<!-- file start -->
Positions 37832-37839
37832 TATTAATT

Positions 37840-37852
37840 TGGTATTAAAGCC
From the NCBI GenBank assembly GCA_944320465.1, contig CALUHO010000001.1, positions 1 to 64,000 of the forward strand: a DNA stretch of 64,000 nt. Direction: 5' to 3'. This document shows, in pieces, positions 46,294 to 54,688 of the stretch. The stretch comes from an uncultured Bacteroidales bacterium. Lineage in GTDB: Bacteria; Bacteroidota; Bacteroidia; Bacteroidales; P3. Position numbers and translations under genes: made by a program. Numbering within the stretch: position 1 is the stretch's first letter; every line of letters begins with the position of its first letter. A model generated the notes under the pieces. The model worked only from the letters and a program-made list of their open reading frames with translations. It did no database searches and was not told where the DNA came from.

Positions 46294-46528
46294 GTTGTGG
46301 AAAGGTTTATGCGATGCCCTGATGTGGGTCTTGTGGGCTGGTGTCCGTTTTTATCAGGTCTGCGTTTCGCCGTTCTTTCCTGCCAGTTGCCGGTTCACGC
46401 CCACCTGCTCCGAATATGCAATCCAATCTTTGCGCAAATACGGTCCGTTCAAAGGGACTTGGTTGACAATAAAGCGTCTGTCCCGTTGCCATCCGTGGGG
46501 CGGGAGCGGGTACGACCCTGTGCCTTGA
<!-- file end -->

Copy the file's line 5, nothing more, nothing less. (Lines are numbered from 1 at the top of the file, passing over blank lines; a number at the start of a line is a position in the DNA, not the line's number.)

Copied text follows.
From the NCBI GenBank assembly GCA_944320465.1, contig CALUHO010000001.1, positions 1 to 64,000 of the forward strand: a DNA stretch of 64,000 nt. Direction: 5' to 3'. This document shows, in pieces, positions 46,294 to 54,688 of the stretch. The stretch comes from an uncultured Bacteroidales bacterium. Lineage in GTDB: Bacteria; Bacteroidota; Bacteroidia; Bacteroidales; P3. Position numbers and translations under genes: made by a program. Numbering within the stretch: position 1 is the stretch's first letter; every line of letters begins with the position of its first letter. A model generated the notes under the pieces. The model worked only from the letters and a program-made list of their open reading frames with translations. It did no database searches and was not told where the DNA came from.